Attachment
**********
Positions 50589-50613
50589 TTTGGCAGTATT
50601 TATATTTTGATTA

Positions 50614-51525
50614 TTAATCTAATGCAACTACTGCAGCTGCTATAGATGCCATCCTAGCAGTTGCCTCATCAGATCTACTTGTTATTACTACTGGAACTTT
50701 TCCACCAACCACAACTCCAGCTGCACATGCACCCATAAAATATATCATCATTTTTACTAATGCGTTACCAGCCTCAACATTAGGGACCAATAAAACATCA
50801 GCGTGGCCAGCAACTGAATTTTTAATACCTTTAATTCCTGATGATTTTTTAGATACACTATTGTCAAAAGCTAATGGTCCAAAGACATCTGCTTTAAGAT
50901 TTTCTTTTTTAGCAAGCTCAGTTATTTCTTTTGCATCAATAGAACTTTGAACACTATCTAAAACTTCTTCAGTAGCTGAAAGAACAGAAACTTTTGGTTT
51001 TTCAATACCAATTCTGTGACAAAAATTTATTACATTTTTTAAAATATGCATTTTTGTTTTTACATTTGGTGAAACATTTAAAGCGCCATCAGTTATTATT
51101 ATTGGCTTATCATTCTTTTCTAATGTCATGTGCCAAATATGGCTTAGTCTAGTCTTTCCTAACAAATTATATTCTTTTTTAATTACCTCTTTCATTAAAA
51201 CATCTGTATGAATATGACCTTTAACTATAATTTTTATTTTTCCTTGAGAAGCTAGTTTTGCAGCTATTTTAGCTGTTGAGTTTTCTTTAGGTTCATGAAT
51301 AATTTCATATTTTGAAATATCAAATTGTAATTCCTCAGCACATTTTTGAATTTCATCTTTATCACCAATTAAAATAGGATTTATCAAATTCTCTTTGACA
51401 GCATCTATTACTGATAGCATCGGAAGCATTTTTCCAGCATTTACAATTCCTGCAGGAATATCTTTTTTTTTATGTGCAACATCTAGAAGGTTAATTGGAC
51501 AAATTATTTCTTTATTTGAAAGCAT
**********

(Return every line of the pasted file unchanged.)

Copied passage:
Positions 50589-50613
50589 TTTGGCAGTATT
50601 TATATTTTGATTA

Positions 50614-51525
50614 TTAATCTAATGCAACTACTGCAGCTGCTATAGATGCCATCCTAGCAGTTGCCTCATCAGATCTACTTGTTATTACTACTGGAACTTT
50701 TCCACCAACCACAACTCCAGCTGCACATGCACCCATAAAATATATCATCATTTTTACTAATGCGTTACCAGCCTCAACATTAGGGACCAATAAAACATCA
50801 GCGTGGCCAGCAACTGAATTTTTAATACCTTTAATTCCTGATGATTTTTTAGATACACTATTGTCAAAAGCTAATGGTCCAAAGACATCTGCTTTAAGAT
50901 TTTCTTTTTTAGCAAGCTCAGTTATTTCTTTTGCATCAATAGAACTTTGAACACTATCTAAAACTTCTTCAGTAGCTGAAAGAACAGAAACTTTTGGTTT
51001 TTCAATACCAATTCTGTGACAAAAATTTATTACATTTTTTAAAATATGCATTTTTGTTTTTACATTTGGTGAAACATTTAAAGCGCCATCAGTTATTATT
51101 ATTGGCTTATCATTCTTTTCTAATGTCATGTGCCAAATATGGCTTAGTCTAGTCTTTCCTAACAAATTATATTCTTTTTTAATTACCTCTTTCATTAAAA
51201 CATCTGTATGAATATGACCTTTAACTATAATTTTTATTTTTCCTTGAGAAGCTAGTTTTGCAGCTATTTTAGCTGTTGAGTTTTCTTTAGGTTCATGAAT
51301 AATTTCATATTTTGAAATATCAAATTGTAATTCCTCAGCACATTTTTGAATTTCATCTTTATCACCAATTAAAATAGGATTTATCAAATTCTCTTTGACA
51401 GCATCTATTACTGATAGCATCGGAAGCATTTTTCCAGCATTTACAATTCCTGCAGGAATATCTTTTTTTTTATGTGCAACATCTAGAAGGTTAATTGGAC
51501 AAATTATTTCTTTATTTGAAAGCAT